I am looking for evidence in Glasgow or Kilmarnock of perhaps a newspaper article or advertisement of an agent advertising for iron workers to come to Australia. Can any of your members recall seeing such an advert, or have they any suggestions?
Glasgow’s smallpox outbreak started in April 1950. An Indian seaman, Mussa Ali, had left his ship, the SS Chitral, at Tilbury and travelled to Glasgow. There he fell ill and was admitted to hospital with what turned out to be smallpox, endemic in his country of origin.
The end of the Napoleonic Wars in 1815 and the growing industrialisation of the spinning and weaving trades resulted in high unemployment, particularly in Lanarkshire and Renfrewshire. The government saw emigration as the solution, and offered assisted passages to Canada in 1820-1821. Emigration Societies were set up, and the first group arrived in 1820.
Although the photos in this album were unnamed, its owner had glued press cuttings of assorted family notices inside the covers – births and marriages at the front, deaths at the back. Unfortunately, they were undated – just a lot of ‘inst.’s and ‘ult.’s relating to the date of publication of the newspaper. Several names […]
When album owners put together their photograph collection, they frequently concluded that their audience was familiar with the people in the pictures. Annotation was kept for friends and relatives abroad, with whom the family might be unfamiliar.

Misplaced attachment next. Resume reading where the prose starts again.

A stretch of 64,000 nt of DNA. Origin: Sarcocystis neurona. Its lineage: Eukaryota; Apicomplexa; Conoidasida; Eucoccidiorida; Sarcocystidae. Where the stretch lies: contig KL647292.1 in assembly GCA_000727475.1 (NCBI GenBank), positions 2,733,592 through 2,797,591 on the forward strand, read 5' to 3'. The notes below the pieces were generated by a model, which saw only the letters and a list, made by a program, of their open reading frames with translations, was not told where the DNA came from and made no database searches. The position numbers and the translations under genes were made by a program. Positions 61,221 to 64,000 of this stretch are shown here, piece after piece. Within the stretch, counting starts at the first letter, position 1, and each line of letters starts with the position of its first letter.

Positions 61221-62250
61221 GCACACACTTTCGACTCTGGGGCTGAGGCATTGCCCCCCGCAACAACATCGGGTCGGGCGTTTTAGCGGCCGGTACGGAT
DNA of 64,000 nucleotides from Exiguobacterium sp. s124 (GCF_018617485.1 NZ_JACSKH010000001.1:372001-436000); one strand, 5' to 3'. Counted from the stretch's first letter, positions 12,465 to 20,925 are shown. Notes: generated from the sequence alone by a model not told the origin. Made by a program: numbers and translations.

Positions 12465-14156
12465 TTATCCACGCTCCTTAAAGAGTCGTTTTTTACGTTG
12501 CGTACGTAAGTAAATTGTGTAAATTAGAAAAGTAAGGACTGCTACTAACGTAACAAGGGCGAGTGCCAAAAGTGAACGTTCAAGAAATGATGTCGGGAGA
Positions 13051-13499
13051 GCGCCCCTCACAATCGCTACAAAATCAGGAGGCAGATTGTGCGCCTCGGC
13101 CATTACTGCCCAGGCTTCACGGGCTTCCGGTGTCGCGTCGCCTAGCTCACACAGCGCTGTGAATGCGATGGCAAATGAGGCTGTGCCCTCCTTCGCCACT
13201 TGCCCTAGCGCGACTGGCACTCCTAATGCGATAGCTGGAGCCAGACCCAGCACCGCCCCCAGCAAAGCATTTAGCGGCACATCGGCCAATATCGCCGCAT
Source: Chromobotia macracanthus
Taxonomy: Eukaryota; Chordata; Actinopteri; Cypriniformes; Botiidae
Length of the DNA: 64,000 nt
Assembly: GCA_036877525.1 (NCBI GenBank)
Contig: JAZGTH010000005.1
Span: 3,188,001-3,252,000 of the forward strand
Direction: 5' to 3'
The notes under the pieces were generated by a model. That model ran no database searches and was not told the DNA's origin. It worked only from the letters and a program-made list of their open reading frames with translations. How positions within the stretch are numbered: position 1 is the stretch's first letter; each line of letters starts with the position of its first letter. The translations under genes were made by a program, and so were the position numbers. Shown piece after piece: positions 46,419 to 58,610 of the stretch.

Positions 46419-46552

This was my first photo-sleuth project – a collection of over one hundred glass negatives, bought in 1998 at auction in Ayr, showing a beautiful Georgian house in the country
The album was an unassuming green cloth-bound book picked up at an antique fair. I should never have bought it since, at first sight, there were no clues to the previous owner’s identity. But the photos were wonderful – a clearly wealthy Edwardian family, shown posing in sunny gardens, elegant domestic interiors and in front […]
“To Miss E McLymont from her affectionate friend Jessie Malcolm March 26 1863” Cartes de visite were introduced into Britain in 1857 and rapidly became a national craze. People collected portraits of royalty, politicians, friends and family, and mounted them in photograph albums. This collection, presented by Jessie Malcolm to her friend Elizabeth McClymont, is […]
The lands of Meikle Earnock were acquired by the Strang family around 1654. In 1731 and perhaps as a reaction to the Duke’s having flattened the old parish church and disturbed the sleepers in the graveyard, James Strang, ‘Laird of Meikle Earnock’, enclosed an area of ground as a burial ground for his family and the feuars of the village.
With a little practice, the family historian can become adept at ‘reading’ old photos and may even be able to identify previously unidentified ancestors in the family album.